The race to decarbonization is gathering pace, with a plethora of impending regulations presenting an opportunity to the industry to work towards a common denominator, but there is no room for complacency as more needs to be done to overcome the hurdles, industry experts said at a DNV webinar.
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In 2019, only 6% of the new building orders were with alternative fuels, Cristina Saenz de Santa Maria, regional manager Southeast Asia, Pacific & India, Maritime, DNV, said Jan. 25, adding that this figure jumped to 12% in 2020.
"Now it is even higher. So hopefully, we are growing, and the growth is exponential and not linear, and we will get there," she said.
BHP as an organization has led the way in creating LNG-fueled Newcastlemaxes, with the first of its five 209,000 dwt bulkers set to arrive in Singapore on Feb. 7, Rashpal Bhatti, BHP vice president Maritime & Supply Chain Excellence, said.
"We know we have a fuel [LNG] that delivers 30%-40% abatement, we know that from a cost perspective we can match or beat VLFSO, yet VLFSO vessels are still being ordered," he said.
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"So that tells you from a mindset point of view, there are those people that are waiting for a silver bullet," he said. "Our view is that you don't look past good to wait for perfection and LNG is the good solution that's here today."
In addition to LNG, BHP, which is also a founding member of the Global Centre for Maritime Decarbonization, is exploring other fuel choices too.
"I see very clearly on our roadmap, we will have LNG vessels, we will probably have some kind of biofuels, we will probably be looking at vessels where we try ammonia, we try hydrogen," Bhatti said.
GCMD on Jan. 26 said it was advancing with an ammonia bunkering safety study, set to commence in February and expected to take 10 to 12 months to complete.
Regulations: opportunity or burden?
Regulations are important and do not pose a burden, Johan Munir global director, Corporate Strategy & Planning at AET, said. Munir said he was "cautiously optimistic" about the industry's progress so far.
"The momentum is there... we need to make sure that the momentum goes forward rather than stay as it is," Munir said, adding that if he was to put a number on shipping's decarbonization progress, "I think we might be about 25%-30% [there]."
"A roadblock is our [industry's] mental mindset and our fear as shipowners because there is an uncertainty creating an idea of let's wait, let's wait for the perfect solution and I think that is wrong," he said.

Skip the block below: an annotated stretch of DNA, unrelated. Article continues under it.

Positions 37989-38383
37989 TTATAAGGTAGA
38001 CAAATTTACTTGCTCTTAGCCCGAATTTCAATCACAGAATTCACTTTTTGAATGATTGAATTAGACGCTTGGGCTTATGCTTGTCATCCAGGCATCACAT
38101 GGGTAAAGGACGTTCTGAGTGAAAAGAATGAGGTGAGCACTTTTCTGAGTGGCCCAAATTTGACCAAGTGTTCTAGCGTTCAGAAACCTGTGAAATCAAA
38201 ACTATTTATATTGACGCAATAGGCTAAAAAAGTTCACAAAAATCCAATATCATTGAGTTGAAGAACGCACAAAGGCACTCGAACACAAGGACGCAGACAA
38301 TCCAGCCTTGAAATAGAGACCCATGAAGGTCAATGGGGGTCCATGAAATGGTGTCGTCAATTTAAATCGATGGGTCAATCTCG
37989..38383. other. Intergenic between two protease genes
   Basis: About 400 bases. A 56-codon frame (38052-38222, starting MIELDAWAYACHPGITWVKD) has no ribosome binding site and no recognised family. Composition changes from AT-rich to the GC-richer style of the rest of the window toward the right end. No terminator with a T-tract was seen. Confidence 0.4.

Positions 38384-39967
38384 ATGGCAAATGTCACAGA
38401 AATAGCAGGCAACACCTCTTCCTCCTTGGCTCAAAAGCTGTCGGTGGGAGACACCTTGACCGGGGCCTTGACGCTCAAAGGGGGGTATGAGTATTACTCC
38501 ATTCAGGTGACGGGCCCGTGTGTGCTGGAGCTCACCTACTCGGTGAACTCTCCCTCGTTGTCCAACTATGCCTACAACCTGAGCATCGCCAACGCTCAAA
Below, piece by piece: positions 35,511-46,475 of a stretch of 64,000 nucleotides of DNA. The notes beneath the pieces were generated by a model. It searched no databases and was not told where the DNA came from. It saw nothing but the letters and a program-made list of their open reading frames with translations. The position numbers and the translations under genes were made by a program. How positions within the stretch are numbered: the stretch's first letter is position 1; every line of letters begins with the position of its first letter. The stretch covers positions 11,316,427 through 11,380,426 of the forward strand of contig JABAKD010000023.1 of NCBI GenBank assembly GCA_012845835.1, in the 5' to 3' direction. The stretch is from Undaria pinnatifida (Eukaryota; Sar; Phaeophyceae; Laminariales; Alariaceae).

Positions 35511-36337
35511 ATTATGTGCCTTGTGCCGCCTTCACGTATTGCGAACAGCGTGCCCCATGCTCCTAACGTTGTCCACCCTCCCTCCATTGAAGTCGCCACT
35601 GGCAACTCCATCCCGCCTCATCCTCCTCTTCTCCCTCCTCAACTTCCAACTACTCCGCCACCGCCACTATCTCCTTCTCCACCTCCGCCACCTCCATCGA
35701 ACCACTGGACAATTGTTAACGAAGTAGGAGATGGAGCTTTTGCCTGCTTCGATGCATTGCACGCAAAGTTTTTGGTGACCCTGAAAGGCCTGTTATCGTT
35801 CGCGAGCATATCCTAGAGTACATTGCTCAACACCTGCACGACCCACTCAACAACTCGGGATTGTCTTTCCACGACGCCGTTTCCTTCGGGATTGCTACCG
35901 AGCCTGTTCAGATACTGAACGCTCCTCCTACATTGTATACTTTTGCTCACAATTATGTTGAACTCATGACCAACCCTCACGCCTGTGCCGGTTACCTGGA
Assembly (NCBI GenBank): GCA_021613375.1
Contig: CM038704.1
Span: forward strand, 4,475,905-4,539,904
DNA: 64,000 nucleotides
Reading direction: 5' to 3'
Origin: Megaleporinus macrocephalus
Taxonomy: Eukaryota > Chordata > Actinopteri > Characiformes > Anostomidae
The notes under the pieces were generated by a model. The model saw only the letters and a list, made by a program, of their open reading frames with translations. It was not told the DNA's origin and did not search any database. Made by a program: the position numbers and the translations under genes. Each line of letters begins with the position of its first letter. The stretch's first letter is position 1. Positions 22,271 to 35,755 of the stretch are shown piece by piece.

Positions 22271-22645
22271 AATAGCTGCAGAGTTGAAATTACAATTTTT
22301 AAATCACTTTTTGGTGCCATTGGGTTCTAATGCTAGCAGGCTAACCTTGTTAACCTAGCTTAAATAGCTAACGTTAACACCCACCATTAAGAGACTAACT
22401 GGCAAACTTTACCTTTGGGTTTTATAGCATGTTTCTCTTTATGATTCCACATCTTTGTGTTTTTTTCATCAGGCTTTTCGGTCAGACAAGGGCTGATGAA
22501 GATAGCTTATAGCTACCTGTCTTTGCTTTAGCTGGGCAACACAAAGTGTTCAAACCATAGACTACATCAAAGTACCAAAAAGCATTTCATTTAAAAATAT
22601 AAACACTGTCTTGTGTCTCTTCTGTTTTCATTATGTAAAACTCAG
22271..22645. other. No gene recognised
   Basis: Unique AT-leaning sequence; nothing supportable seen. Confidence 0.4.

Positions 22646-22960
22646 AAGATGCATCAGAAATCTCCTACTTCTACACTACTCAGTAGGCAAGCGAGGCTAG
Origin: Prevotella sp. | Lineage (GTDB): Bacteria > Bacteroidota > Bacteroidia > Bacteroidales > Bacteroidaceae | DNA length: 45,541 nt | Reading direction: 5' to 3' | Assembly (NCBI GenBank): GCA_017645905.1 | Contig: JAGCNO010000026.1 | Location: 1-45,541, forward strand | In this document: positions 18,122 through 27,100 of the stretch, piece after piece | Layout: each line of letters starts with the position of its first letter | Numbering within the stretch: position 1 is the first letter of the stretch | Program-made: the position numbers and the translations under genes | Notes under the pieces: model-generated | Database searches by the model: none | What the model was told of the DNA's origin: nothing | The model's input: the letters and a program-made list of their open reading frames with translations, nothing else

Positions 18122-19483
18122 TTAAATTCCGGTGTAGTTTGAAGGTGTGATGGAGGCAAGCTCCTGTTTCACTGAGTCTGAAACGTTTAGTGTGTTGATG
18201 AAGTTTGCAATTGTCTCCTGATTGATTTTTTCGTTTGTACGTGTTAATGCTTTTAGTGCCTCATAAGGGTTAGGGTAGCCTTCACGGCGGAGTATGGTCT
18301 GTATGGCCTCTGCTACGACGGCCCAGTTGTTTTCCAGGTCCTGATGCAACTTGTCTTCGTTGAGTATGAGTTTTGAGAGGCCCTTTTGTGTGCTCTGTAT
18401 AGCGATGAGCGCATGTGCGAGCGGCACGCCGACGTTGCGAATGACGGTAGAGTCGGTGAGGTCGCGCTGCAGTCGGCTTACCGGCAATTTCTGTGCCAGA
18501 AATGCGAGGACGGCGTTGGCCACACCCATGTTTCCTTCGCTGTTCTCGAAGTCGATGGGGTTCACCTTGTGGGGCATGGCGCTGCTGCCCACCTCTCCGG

"The right thing to do right now is to invest in technology," he said.
DNV's de Santa Maria said regulatory certainty was imperative as was greater industry collaboration to hasten maritime decarbonization.
"We're certainly talking about cross-sector and the global shipping industry. That's not an easy task," she said, adding that a "lot" of public-private investment and large-scale testing of these new fuels was needed to ensure they are safe to use.
Bhatti said regulations should be viewed as an opportunity rather than a threat because they create a common denominator and platform for people to work towards.
But innovation was set to drive regulations rather than regulations steering outcomes, Bhatti said.
BHP is tackling the impending regulations at three levels -- embracing zero carbon fuels of the future, establishing innovation as a pillar and leveraging its chartering position, he said.
As far as innovation is concerned, BHP sees rotor sails on its vessels, hull coatings and drop-in biofuels as aids for carbon abatement.
"So that innovation work is happening now and not in the future, and it is not dependent on anything," Bhatti said.
When it comes to chartering, people think that from the abatement perspective the only lever is to slow down vessels but that is not true, he said.
A vital part of this exercise is how one can influence vessel owners and other industry stakeholders to get the best data on what a vessel is actually delivering from a fuel perspective, bringing that data back to the chartering team and encouraging them to ensure that not only the safest and the lowest cost vessel but also the highest abating vessel comes into the supply chain. There is also a need to reward that behavior and those people in the ecosystem who make it happen, Bhatti said.
"We should be positive about it [the decarbonization journey]. I think the momentum is very good," Bhatti said, adding that there was no scope for lethargy as the industry moved from a "homogenous to a heterogenous world" with multiple fuel solutions and outcomes.